It is no surprise that an American band who has toured as extensively and endlessly as the Grateful Dead would write a song about traveling the American roads. However, the Dead’s view of the promise of the American road is far bleaker than the vision of the Beat generation before them. In 1970, on their song “Truckin’,” Jerry Garcia and his bandmates draw a parallel between physical traveling and drug usage to show how something which initially appears to be liberating can lose its initial pleasure and become something utterly grueling.
Guitarist Bob Weir’s opening lines in the son, “arrows of neon and flashing marquees down on Main Street” reveal the initial promise that the road holds over its travelers. These inherently American images of flashing lights have a hypnotic hold over the song’s speaker as they imply prosperity and opportunity awaits. However, the glitz and glamor of these symbols of promise dissipates as Weir goes on to describe these images as “your typical city involved in your typical daydream.” In other words, after traveling from “Chicago, New York, Detroit,” the hopes of the road and of the American city in general are revealed to be chimerical fantasies and it loses its appeal. In the song’s alternating choruses, in which the Grateful Dead describe the action of “trucking,” this action of “trucking” down the road is not a liberating experience. Instead, it is more of a necessity. For instance, the line, “takes time, you pick a place to go, and just keep truckin’ on” sounds like more of a taxing experience than a pleasurable one. Touring the country and traveling the country generally is no longer an alluring experience. Rather, “trucking” is a monotonous grueling experience. As the song progresses, they list more and more cities to show how much time they have spent on the road. At each allusion to a city, the lyrics become more and more jaded to the hope of the road. The Grateful Dead seem to view the road as a sort of cyclical maelstrom much like the typical daily life from which the road initially appeared to be an escape.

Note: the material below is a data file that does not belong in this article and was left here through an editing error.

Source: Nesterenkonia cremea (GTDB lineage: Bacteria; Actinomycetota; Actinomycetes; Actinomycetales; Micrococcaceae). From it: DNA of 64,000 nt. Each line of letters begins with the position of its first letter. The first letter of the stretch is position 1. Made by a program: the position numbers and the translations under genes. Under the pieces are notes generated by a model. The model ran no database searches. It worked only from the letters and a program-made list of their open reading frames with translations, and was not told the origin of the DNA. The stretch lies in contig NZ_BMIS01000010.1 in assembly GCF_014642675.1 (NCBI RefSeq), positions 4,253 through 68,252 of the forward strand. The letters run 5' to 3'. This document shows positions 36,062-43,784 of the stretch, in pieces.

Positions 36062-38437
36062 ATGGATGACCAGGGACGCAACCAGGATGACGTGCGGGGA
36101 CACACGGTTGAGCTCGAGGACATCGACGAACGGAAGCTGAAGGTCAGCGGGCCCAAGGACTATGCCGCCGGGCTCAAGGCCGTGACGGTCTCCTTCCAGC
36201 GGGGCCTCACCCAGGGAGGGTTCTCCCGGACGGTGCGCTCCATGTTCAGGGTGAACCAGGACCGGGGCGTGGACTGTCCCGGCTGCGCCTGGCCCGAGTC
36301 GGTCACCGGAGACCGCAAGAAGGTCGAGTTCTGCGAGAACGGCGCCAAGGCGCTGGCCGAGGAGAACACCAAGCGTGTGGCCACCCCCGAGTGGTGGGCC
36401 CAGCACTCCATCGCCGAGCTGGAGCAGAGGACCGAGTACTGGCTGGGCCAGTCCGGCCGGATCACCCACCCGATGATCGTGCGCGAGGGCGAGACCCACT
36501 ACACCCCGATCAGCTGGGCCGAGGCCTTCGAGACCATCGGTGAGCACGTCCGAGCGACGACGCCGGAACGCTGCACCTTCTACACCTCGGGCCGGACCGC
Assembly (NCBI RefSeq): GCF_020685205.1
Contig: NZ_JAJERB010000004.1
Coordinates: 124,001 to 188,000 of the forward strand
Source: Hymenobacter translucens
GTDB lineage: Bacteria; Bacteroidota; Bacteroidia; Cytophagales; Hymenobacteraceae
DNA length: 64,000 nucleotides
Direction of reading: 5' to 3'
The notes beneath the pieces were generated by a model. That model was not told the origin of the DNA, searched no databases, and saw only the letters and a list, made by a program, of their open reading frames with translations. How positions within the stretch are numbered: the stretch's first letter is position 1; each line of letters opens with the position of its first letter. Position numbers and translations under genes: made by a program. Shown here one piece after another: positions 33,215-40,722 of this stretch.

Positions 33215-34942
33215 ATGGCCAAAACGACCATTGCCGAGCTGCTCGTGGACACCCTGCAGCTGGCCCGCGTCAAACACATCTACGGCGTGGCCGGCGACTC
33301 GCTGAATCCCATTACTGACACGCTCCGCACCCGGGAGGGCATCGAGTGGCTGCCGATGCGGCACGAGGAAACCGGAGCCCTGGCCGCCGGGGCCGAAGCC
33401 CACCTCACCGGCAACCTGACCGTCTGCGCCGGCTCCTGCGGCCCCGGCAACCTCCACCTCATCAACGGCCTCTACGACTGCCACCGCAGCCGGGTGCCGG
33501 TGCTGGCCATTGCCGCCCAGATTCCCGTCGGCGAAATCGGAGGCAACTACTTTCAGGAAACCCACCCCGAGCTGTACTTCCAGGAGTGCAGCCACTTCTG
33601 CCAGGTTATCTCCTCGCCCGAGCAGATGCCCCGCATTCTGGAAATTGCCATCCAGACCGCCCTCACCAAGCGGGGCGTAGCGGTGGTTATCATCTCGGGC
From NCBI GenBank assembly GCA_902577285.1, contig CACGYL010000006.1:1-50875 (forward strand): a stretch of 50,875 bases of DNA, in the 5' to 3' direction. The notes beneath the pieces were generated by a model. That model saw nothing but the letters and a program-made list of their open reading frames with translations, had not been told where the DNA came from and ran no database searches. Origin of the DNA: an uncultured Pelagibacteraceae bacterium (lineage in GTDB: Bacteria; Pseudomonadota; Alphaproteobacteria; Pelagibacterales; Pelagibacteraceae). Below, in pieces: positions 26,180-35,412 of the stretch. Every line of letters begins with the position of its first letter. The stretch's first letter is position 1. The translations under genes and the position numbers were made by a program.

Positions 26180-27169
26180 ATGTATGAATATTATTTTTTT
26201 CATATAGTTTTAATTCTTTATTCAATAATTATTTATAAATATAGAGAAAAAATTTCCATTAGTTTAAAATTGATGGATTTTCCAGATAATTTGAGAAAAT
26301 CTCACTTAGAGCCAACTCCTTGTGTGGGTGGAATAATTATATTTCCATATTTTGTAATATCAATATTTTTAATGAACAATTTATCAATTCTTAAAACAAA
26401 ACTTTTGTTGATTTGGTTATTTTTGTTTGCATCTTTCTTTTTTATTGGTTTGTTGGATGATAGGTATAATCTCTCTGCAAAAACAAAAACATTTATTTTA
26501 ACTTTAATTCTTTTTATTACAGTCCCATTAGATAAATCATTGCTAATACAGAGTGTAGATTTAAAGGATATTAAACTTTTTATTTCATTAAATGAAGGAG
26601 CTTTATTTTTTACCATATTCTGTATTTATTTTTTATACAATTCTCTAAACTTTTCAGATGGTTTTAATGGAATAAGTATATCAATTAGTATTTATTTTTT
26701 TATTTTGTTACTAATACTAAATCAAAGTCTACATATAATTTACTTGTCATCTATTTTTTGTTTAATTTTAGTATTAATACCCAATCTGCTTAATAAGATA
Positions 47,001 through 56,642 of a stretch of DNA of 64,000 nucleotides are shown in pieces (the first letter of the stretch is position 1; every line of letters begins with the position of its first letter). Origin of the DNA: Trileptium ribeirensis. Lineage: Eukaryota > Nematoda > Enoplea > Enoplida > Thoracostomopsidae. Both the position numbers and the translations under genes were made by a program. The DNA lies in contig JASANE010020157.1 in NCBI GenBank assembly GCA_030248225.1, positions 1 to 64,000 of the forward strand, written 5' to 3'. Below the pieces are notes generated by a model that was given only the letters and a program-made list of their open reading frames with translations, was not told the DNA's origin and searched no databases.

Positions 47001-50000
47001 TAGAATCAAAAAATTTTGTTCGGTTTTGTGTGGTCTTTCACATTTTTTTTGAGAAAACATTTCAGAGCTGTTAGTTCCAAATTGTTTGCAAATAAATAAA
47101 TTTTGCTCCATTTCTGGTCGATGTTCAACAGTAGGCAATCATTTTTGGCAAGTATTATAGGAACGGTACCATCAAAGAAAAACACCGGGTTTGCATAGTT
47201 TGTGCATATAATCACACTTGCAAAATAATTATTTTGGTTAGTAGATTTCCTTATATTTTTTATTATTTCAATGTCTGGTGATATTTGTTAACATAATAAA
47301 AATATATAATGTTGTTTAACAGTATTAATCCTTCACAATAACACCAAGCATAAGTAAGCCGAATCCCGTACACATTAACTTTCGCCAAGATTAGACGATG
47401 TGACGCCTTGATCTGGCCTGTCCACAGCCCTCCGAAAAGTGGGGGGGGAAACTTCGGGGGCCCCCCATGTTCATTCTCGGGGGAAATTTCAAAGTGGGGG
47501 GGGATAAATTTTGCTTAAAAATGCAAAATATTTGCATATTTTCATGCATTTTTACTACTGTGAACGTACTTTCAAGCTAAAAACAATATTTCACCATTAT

It does not exactly take a genius to figure out that a Grateful Dead song is about drugs. However, in “Truckin’” the road itself is a rather clever metaphor for drug usage. Initially, psychedelic drugs such as LSD and marijuana appear to be the perfect escape from reality, much like the road itself. However, after years of drug usage, the Dead no longer see drugs as the same blissful egress from reality as they originally were; now, it has become an addiction that must be satisfied. When Weir sings, “what in the world ever became of sweet Jane? She lost her sparkle you know she isn’t the same,” it is clear that just as travelling across the country has become debilitating and monotonous, drug usage has taken its toll on him as well. Well over a decade after Kerouac and his cohorts initially purported that the road and drugs are two perfect modalities of escape, the Grateful Dead are acknowledging the bleak reality that the bliss of escape via travelling or drugs will inevitably fade into a hazy mess.
At the end of the song, Jerry Garcia sings, “truckin’ I’m a goin’ home.” Now, the dream is no longer of going home. Now, the true end goal for him is to just go home and “patch my bones.” Ultimately, the bright lights and glamor at the beginning of the song are swapped images of rest and relaxation. While the road may be a great vehicle for temporary liberation from reality, its beauty and majesty are important. In fact, it is dangerous to live within this escapist daydream for too long, as it will begin to take a physical toll on your mind and body. Once again, another American Dream-the dream of psychedelic escape on the road- is shot to flames before Hunter S. Thompson’s drugs even began to take hold.